Twelve microsatellite loci were selected for further development on the basis of single band amplification, level of polymorphism, and size compatibility for pooled multilocus capillary electrophoresis. The 5′ end of one of each primer pair was fluorescently labeled (Table 1) and the following single-step PCR protocol was used: in 20-µL reaction volumes containing approximately 20 ng DNA template, 0.5 U Platinum Taq (Life Technologies, Carlsbad, California, USA), 2 µL Platinum Taq PCR buffer, 0.1 mM dNTPs, 2 mM MgCl2, 0.2 µM of each primer, and sterile water to 20 µL. Thermal cycling was conducted in a GeneAmp PCR System 9700 (Life Technologies) with the following conditions: initial denaturation at 94°C for 2 min; followed by 35 cycles of 94°C for 10 s, annealing temperature (Ta) (Table 1) for 10 s, extension at 70°C for 1 min; followed by final extension at 70°C for 5 min. Genotypes were generated using an ABI PRISM 3730 Genetic Analyzer (Applied Biosystems, Foster City, California, USA). Allele size was scored in reference to ABI PRISM GS (LIZ) internal size standards using the program Geneious version 6.1.6 (Biomatters Ltd., Auckland, New Zealand). We assessed variability and genotype consistency of the 12 loci in 22 macadamia cultivars (two to four replicate trees of each) including pure M. integrifolia and hybrids. The loci were also tested for cross-amplification in wild-collected individuals of M. integrifolia (n = 6), M. tetraphylla (n = 7), M. ternifolia (n = 2), and M. jansenii (n = 2).

After trimming, there were 245,099,904 reads, with an average length of 91.57 bp. We identified 2.29 million reads containing di- and trinucleotide SSR motifs with a minimum of eight repeats. Amplification success at 60°C annealing temperature was identical (87.5%) for primer pairs from unassembled reads and de novo assembled contigs. Genetic diversity parameters and principal coordinate analysis (PCoA) were calculated using GenAlEx version 6.5 (Peakall and Smouse, 2006, 2012) (Table 2).

Table 2.

Genetic properties of 12 microsatellite loci in Macadamia integrifolia and hybrid industry cultivars, and M. tetraphylla.

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Fig. 1.

Principal coordinate cluster plot based on genetic distance among multilocus genotypes for Macadamia integrifolia (white), M. tetraphylla (red), M. ternifolia (blue), M. jansenii (yellow), and macadamia cultivars (black). First and second coordinates explain 35.19% and 11.36% of the variation, respectively.

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All 12 loci amplified and were polymorphic among 22 cultivars. Mean observed (Ho) and expected (He) heterozygosity were 0.571 and 0.626, respectively. A total of 71 alleles were detected, with an average of 5.9 per locus (Table 2). Unique genotypes were obtained for each cultivar with the exception of Hawaiian Agricultural Experiment Station (HAES) 741 and 660 that shared 24 of 24 alleles. Selection records for these two cultivars are the same, suggesting that they may have been sourced from the same tree at different times. Genotypes from replicate trees of cultivars were consistent, with the exception of one of three HAES 791 trees that is presumed to be a misidentification as its genotype was identical to HAES 344. In M. tetraphylla, 59 alleles were found, with an average of 4.9 per locus. Mean Ho and He were 0.573 and 0.632, respectively (Table 2). All loci amplified reliably in sampled wild M. integrifolia and M. tetraphylla individuals, and were polymorphic with the exception of Mac009 in M. integrifolia. Locus Mac005 in M. jansenii and Mac001 in M. ternifolia did not amplify. The remaining 11 loci amplified in M. jansenii and M. ternifolia, and eight were polymorphic in two individuals of each of these species. Species-specific clusters were generated by two-dimensional PCoA based on genetic distance. Most cultivars clustered with wild M. integrifolia individuals, although hybrid cultivars such as A4 and A16 were intermediate between M. integrifolia and M. tetraphylla (Fig. 1).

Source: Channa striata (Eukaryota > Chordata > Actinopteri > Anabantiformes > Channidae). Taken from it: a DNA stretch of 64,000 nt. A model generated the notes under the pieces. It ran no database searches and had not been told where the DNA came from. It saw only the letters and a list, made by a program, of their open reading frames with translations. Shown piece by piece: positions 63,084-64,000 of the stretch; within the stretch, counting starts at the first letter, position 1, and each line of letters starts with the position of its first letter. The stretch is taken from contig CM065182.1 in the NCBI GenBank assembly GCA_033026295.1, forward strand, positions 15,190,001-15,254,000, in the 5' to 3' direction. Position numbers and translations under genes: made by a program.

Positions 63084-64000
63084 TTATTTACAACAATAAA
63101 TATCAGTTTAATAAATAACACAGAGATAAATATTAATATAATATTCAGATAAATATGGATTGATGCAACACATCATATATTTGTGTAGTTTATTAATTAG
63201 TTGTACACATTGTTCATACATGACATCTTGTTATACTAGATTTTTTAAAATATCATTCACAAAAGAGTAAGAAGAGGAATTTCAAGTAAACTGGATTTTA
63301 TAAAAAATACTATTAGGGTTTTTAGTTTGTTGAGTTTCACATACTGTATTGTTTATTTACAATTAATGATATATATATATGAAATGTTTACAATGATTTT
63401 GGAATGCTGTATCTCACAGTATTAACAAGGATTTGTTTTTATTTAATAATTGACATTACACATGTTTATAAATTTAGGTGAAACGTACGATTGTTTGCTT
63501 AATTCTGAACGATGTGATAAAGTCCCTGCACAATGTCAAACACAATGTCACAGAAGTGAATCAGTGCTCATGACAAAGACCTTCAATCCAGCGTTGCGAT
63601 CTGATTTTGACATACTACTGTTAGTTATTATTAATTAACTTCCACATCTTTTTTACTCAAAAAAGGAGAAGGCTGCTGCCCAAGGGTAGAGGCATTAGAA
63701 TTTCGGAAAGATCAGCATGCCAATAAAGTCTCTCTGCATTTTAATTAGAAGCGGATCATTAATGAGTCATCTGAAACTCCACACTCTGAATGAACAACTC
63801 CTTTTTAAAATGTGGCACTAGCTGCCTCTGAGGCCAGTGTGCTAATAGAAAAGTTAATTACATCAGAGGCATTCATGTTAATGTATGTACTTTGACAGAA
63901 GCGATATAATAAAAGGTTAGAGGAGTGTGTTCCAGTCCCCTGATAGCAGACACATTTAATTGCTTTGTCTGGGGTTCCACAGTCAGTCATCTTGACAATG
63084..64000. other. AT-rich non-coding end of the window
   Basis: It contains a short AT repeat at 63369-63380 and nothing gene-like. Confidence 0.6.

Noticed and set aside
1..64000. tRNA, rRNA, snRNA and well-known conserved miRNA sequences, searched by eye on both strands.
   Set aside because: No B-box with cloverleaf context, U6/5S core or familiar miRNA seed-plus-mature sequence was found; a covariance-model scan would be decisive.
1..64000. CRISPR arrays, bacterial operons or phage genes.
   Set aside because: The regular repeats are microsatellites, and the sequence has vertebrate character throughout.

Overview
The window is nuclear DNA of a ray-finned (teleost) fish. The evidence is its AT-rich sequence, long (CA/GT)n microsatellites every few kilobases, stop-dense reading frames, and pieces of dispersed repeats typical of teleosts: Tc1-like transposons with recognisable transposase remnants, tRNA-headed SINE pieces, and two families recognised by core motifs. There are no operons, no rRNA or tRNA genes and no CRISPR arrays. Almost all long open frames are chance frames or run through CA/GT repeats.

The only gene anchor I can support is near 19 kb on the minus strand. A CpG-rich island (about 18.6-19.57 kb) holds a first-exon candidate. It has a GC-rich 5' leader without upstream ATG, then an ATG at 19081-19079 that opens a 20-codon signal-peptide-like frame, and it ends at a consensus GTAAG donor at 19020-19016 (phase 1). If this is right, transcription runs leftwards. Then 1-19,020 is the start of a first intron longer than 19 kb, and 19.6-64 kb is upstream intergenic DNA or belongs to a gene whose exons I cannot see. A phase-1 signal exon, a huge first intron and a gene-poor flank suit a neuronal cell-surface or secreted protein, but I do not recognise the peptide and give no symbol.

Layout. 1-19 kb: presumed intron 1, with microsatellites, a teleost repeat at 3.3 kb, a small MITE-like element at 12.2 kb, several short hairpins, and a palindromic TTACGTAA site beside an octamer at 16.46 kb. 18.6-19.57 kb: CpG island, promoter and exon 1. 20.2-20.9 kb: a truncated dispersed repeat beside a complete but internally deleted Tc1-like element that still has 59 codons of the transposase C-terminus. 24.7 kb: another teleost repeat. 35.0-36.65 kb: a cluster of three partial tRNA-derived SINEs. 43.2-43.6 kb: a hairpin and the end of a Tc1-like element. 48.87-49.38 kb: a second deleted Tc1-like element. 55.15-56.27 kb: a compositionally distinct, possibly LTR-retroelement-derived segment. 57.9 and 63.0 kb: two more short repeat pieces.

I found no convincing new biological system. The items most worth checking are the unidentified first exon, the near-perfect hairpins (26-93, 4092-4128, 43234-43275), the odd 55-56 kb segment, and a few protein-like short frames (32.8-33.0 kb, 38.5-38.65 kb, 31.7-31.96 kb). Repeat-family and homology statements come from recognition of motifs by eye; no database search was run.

CONCLUSIONS

The microsatellite markers developed here enable discrimination among macadamia industry cultivars and will be used to select parental genotypes in breeding programs. Cross-amplification and polymorphism of the markers in all Macadamia species will facilitate studies of population structure, gene flow, and hybridization. In this work, we demonstrate the effectiveness of Illumina NGS paired-end sequence reads for rapid and cost-effective microsatellite development with and without prior assembly of reads.

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Appendices

Appendix 1.

Voucher information for Macadamia species used in this study.

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Notes

[1] The authors are grateful to the NSW Government Industry and Investment, Korora Research and Development, and Mustard Seed Finance Trust for funding this work. We also thank Laura Homer, Nicole Rice, Kim Wilson, Jolyon Burnett, Maria Matthes, Trevor Oleson, Peter Moutt, Michael Powell, Alison Shapcott, the Australian Macadamia Society, and the Macadamia Conservation Trust.

Catherine J. Nock, Martin S. Elphinstone, Gary Ablett, Asuka Kawamata, Wayne Hancock, Craig M. Hardner, and Graham J. King "Whole Genome Shotgun Sequences for Microsatellite Discovery and Application in Cultivated and Wild Macadamia (Proteaceae)," Applications in Plant Sciences 2(4), (31 March 2014). https://doi.org/10.3732/apps.1300089
Received: 21 November 2013; Accepted: 1 December 2013; Published: 31 March 2014